File Under: Browsers

Firefox Developer: ‘Everybody Hates Firefox Updates’

Look, Yet Another Firefox Update. Screenshot: Webmonkey

Mozilla’s Jono DiCarlo has come out to say what many a Firefox user has long been thinking: the rapid release cycle is killing Firefox.

DiCarlo has a long and well-argued post on how and why Firefox’s attempts to ape Google Chrome have not only made the browser less usable, but done the very thing Mozilla was trying to prevent — driving people to switch to Chrome.

The problem, argues DiCarlo, isn’t just the rapid releases, but the way Mozilla has handled them:

Ironically, by doing rapid releases poorly, we just made Firefox look like an inferior version of Chrome. And by pushing a never-ending stream of updates on people who didn’t want them, we drove a lot of those people to Chrome; exactly what we were trying to prevent.

That squares with the user feedback Webmonkey has received over the last year or so of rapid Firefox updates — comment after comment of fed-up users tired of the endless updates and dialog boxes. Less anecdotally, Webmonkey traffic from Firefox has declined from roughly 34 percent to roughly 30 percent since Firefox 4 and the rapid release cycle debuted.

The problem isn’t the updates necessarily — security updates, bug fixes and support for new web standards are all necessary, even welcome, things — it’s the way that Mozilla has handled them, using intrusive dialogs that interrupt work and cause frustration, that sends users to other browsers.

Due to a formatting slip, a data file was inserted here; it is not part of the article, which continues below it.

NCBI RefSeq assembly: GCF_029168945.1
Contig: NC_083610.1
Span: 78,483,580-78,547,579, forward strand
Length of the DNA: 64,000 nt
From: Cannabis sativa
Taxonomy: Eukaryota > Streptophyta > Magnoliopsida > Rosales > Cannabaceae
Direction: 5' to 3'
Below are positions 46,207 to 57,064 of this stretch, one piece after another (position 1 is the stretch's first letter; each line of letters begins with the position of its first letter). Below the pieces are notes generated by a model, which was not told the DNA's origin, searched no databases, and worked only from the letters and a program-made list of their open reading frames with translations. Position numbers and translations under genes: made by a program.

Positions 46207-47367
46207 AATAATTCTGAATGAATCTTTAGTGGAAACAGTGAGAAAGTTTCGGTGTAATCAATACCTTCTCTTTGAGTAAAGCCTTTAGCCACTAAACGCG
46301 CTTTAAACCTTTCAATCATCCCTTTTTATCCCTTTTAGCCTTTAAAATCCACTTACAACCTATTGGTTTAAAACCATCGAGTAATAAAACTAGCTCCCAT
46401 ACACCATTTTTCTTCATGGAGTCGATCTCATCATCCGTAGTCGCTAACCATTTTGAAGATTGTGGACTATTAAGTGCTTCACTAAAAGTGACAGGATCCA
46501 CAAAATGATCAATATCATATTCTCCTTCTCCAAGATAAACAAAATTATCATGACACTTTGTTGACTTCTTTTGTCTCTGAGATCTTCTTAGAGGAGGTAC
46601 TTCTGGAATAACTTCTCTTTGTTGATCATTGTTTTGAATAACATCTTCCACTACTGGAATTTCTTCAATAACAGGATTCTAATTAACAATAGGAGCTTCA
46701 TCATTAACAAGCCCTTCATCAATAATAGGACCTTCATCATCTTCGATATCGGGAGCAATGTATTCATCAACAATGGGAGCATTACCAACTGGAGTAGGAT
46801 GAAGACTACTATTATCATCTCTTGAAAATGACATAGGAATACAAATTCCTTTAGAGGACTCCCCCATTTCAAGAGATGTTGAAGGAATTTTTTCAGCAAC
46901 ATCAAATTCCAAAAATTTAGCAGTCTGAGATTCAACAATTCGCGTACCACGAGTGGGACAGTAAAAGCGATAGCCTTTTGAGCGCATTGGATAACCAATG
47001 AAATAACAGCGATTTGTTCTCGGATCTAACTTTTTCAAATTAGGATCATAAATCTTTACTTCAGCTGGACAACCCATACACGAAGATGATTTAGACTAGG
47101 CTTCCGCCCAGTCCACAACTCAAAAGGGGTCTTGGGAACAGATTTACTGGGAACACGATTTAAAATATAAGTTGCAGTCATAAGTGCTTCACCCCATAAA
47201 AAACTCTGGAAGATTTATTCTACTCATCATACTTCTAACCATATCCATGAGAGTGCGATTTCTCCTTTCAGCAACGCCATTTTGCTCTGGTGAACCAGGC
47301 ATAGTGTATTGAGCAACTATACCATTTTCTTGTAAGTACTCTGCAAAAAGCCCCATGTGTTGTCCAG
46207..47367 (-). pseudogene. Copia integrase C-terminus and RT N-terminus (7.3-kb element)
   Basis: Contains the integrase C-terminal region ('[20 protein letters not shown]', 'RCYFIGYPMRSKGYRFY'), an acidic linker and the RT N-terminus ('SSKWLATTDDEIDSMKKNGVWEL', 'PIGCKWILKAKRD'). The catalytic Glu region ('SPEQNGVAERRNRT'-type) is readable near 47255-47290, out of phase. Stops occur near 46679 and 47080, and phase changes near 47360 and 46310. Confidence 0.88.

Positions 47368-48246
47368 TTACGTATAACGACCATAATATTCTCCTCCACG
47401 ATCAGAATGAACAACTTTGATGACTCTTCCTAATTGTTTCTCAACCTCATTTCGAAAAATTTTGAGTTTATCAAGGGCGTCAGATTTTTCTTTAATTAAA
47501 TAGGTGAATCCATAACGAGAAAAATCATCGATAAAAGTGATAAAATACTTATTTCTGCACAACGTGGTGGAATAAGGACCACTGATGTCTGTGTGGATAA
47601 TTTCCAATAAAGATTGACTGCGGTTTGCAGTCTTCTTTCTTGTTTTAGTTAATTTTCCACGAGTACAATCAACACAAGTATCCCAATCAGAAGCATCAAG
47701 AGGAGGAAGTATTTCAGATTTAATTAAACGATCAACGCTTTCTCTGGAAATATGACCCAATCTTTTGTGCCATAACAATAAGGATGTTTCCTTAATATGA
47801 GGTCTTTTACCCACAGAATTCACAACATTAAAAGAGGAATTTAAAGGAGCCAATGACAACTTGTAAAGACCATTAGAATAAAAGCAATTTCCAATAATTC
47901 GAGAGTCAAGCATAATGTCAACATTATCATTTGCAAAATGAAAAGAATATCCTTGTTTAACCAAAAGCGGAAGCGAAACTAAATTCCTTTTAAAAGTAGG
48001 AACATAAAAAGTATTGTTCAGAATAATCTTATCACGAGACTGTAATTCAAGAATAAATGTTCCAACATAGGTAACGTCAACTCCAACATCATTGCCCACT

Of course bug fixes, security updates and standards support aren’t the only things Firefox has been packing into the rapid release cycles. DiCarlo also calls out Mozilla’s user interface designers, arguing that using the rapid release cycle to constantly change Firefox’s interface compounds the problem and user frustration.

After years of aspiring to improve software usability, I’ve come to the extremely humbling realization that the single best thing most companies could do to improve usability is to stop changing the UI so often! Let it remain stable long enough for us to learn it and get good at it. There’s no UI better than one you already know, and no UI worse than one you thought you knew but now have to relearn.

DiCarlo’s post has understandably provoked some heated discussion, both on his site and in a Hacker News thread (DiCarlo’s site has also been up and down today, the Google cache version is here if the original is not currently working). Mozilla is in the process of addressing some of these problems, and plans to make the update process less intrusive in future release, but for many users the damage has already been done.